Most were given away to friends and neighbors, but we always kept at least one. Mom made us wait until after Christmas to eat it, although there were always candy pieces that mysteriously disappeared from seemingly discreet places.


The recipe below is my mother's recipe and it is AMAZING. I use this same recipe for cut-out gingerbread cookies. If you know the gingerbread houses won't get eaten, you can substitute vegetable shortening for the butter to cut costs.


One recipe will fill a 18" x 13" x 1" cookie sheet and is enough to make 1 large gingerbread house. Double the recipe and you can make 5 mini houses in two cookie sheets. Score the cookie dough with the pattern pieces before you bake the cookie sheet and then score the pattern again IMMEDIATELY after you take them out of the oven.

Gingerbread House Recipe
Makes one large gingerbread house
Preheat oven to 350ยบ F

3/4 cup unsalted butter, room temperature
1 cup sugar
1 egg, slightly beaten
1/4 cup dark molasses
2 cups flour
1/2 tsp salt
1 Tbsp ground ginger
1 tsp ground cinnamon

Cream butter and sugar. Add slightly beaten egg and dark molasses. Mix well. Add dry ingredients and mix well. Cookie dough should pull away from the edges of the bowl, but should not be too dry (If you are rolling out the dough for cut out gingerbread cookies, add a bit more flour so that the dough is stiffer). Turn out dough onto an ungreased 18" x 13" x 1" cookie sheet and flatten dough, completely covering the bottom of the pan. Smooth, lay out gingerbread house pieces and score the pattern with a sharp paring knife.

Bake for 12 - 14 minutes, rotating pan halfway through baking. Gingerbread is done when the top is golden brown. As soon as you remove the cookie sheet from the oven score the pattern pieces again. Allow cookie sheet to cool 15 minutes. Carefully remove the excess gingerbread pieces, then using a metal spatula carefully remove the gingerbread house pieces to a cooling rack and cool completely.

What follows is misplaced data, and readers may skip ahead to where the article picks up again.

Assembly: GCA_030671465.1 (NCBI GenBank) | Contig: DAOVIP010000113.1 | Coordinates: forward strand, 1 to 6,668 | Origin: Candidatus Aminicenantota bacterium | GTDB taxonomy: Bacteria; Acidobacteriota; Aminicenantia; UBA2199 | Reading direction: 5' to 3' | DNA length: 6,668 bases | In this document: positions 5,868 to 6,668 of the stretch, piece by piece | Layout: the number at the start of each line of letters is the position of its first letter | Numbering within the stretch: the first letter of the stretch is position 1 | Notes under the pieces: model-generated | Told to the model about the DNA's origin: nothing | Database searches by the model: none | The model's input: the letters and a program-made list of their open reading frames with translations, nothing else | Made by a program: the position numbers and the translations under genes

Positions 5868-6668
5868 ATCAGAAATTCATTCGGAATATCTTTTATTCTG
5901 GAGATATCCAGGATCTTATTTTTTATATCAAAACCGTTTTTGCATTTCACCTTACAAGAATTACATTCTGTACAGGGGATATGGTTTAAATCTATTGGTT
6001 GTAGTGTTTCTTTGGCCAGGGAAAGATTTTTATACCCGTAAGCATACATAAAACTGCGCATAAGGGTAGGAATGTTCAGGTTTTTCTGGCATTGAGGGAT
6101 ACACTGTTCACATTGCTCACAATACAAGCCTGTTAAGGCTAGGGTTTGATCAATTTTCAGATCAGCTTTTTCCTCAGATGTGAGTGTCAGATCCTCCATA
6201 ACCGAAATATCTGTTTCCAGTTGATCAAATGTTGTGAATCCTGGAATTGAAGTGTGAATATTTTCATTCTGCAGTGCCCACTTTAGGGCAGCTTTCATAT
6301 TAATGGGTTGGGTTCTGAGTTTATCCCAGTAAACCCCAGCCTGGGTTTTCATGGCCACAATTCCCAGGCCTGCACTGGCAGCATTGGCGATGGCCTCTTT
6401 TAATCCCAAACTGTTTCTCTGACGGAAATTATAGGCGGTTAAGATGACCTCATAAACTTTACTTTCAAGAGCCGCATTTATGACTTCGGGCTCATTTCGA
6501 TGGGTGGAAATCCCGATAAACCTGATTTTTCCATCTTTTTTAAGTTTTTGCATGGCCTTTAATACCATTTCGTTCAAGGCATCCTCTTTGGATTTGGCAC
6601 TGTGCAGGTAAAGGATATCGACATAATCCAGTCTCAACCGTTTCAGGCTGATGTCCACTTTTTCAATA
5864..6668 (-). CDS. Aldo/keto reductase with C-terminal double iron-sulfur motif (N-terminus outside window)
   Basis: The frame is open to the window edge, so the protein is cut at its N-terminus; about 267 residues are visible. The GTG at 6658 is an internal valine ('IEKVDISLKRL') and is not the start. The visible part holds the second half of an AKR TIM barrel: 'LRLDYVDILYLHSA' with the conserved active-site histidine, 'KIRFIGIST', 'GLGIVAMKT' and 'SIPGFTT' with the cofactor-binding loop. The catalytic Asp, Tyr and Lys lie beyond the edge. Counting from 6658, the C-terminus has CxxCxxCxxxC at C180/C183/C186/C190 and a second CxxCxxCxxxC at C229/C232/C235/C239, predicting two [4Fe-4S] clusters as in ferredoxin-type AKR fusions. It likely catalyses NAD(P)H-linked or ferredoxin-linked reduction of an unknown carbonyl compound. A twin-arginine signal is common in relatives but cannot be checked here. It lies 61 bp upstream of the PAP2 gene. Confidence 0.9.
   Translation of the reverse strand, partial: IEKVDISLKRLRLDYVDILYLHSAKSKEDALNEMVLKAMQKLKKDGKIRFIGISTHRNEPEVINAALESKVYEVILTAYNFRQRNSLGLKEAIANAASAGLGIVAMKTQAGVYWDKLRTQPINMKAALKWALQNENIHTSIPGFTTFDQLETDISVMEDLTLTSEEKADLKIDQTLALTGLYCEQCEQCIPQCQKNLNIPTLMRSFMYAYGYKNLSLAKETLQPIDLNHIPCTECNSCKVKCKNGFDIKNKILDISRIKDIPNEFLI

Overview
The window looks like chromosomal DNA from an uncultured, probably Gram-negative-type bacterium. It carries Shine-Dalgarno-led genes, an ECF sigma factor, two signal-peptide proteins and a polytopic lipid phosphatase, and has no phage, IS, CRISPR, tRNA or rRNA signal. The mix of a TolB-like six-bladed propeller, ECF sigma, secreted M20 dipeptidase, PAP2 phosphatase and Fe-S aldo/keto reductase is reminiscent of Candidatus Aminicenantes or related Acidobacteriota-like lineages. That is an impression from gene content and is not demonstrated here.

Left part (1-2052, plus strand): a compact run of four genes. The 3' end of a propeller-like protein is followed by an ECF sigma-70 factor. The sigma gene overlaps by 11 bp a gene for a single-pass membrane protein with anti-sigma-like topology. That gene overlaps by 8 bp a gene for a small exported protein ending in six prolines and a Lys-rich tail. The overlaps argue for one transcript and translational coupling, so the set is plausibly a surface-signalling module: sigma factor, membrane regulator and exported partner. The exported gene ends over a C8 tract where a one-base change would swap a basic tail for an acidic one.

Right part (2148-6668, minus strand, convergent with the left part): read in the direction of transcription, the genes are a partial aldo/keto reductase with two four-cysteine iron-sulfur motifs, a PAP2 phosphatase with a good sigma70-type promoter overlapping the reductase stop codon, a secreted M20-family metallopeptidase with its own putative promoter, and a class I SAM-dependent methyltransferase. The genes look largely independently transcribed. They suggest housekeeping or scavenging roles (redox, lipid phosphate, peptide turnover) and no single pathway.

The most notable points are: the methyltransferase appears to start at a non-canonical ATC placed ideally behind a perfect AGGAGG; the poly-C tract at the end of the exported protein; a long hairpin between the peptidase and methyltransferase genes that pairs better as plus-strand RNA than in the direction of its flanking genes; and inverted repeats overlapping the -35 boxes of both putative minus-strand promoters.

Use a meringue powder royal icing as "glue" to construct the house and attach the candies. If you aren't able to find meringue powder at your local grocery, craft, or baking store, use an egg white royal icing recipe. Please note that your eggs must be very fresh if the icing will be eaten by young children or anyone whose health could be compromised. You can be as simple or fancy as you want. When the kids are decorating, I just fill disposable plastic pastry bags with meringue powder royal icing and cut the tip of the bag off so that they can pipe the icing themselves. Use plastic bread bag closures or twist ties to secure the top of the pastry bag. Don't overfill bags! Little hands forget to squeeze from the top down.

Gingerbread houses don't last long at our house any more!

Gingerbread House Recipe
Gingerbread House Template


Wednesday, November 30, 2011

Chevron Stripe Crocheted Pillowcase Tutorial


My super cute and thoroughly modern niece recently got married (Yes. Yes, I did make the cake). Before the wedding we had a bridal shower for her and my gift to her was a set of chevron stripe crocheted pillowcases.


I LOVE pillowcases with a hand crocheted edge. The pair of simple crocheted and embroidered pillowcases I inherited from my Grandmother Mangum are on my bed and they are a treasure I get to enjoy every day.

My grandmothers pillowcases are crocheted on a hemstitched edge.
There are basically five ways to attach a crocheted edge to a pillowcase: 

(1) Crochet your lace and sew it on afterwards. (not recommended)
Crocheting your lace independently of your pillowcase works for lace patterns only if you know the exact gauge length of your lace pattern. You'll have to completely start over if you didn't plan enough beginning chain stitches. Not fun.

Hemstitch edge on hemstitch pillowcases
(2) Have a hemstitch edge sewn on your pillowcase.
This produces a lovely finished edge of holes to your pillowcase and makes it very easy to crochet your lace directly on the pillowcase, but you'll need to find someone who has a hemstitching machine and send it out to them.
(Or, find out if your sewing machine is compatible, buy a hemstitch needle and try to hemstitch it yourself. Score!)